Background Intensive statin therapy reduces major adverse cardiovascular events (MACE) but the effect on mortality is unclear. Our primary objective was to determine whether intensive statin therapy reduces all-cause mortality compared to moderate statin therapy in patients with recent acute coronary syndromes (ACS) and stable coronary heart disease (CHD).
Methods We searched MEDLINE, EMBASE, the Cochrane Database, the Internet, and conference proceedings from 1966 to 2006 to identify relevant trials. Selection criteria were randomized allocation to intensive statin therapy (atorvastatin 80 mg/d, simvastatin 80 mg/d, or rosuvastatin 20-40 mg/d) versus moderate statin therapy, recent ACS or stable CHD at the time of randomization, and iÝ6 months of follow-up.
Results We pooled 6 trials encompassing 110,038 patient-years. In patients with recent ACS, intensive statin therapy reduced all-cause mortality from 4.6% to 3.5% over 2.0 years (OR 0.75, 95% CI 0.61 to 0.93). In patients with stable CHD, intensive statin therapy had no effect on all-cause mortality over 4.7 years (OR 0.99, 95% CI 0.89 to 1.11). Overall, intensive statin therapy was associated with a reduction in MACE (OR 0.84, 95% CI 0.77 to 0.91) and hospitalizations for heart failure (OR 0.72, 95% CI 0.62 to 0.83). Intensive statin therapy was also associated with an increase in hepatic transaminases >3 times normal (OR 3.72, 95% CI 2.10 to 6.57) and a trend towards increased creatine kinase >10 times normal and/or rhabdomyolysis (OR 1.96, 95% CI 0.50 to 7.63).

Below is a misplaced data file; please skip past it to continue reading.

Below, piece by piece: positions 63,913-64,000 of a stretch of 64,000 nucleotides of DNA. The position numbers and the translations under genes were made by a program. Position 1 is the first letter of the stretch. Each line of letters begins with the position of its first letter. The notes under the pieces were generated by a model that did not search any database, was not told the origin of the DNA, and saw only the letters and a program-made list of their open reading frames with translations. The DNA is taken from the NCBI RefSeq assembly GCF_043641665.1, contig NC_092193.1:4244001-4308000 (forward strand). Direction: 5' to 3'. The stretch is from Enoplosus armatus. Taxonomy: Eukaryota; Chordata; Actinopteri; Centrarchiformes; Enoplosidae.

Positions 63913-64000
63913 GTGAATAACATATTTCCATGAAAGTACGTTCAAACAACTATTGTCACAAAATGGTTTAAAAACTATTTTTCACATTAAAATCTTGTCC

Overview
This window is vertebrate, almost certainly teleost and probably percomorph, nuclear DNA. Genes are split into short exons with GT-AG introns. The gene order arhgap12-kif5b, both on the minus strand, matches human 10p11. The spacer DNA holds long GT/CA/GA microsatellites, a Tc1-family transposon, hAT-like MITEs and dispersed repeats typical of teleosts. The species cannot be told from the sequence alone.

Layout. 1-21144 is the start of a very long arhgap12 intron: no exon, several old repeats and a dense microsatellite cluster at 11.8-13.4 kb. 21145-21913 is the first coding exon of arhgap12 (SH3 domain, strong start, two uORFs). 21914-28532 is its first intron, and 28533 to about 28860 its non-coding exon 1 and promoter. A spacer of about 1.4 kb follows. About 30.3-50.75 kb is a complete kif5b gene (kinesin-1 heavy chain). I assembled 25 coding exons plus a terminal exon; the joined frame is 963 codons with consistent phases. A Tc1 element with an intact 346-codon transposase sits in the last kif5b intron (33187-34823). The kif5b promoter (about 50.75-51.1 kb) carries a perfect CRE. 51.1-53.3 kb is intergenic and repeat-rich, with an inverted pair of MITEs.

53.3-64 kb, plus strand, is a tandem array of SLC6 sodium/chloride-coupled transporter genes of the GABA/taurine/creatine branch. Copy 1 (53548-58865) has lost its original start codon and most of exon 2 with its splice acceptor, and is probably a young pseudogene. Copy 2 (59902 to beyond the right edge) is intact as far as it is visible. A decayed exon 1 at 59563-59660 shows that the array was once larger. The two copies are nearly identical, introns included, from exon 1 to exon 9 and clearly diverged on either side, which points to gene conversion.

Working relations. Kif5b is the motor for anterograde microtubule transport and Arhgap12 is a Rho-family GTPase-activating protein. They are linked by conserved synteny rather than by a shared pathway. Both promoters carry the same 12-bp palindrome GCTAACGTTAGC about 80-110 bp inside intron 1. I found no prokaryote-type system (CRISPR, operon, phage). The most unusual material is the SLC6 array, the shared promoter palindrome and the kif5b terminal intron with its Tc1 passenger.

Conclusions Compared to moderate statin therapy, intensive statin therapy reduces all-cause mortality in patients with recent ACS but not in patients with stable CHD.
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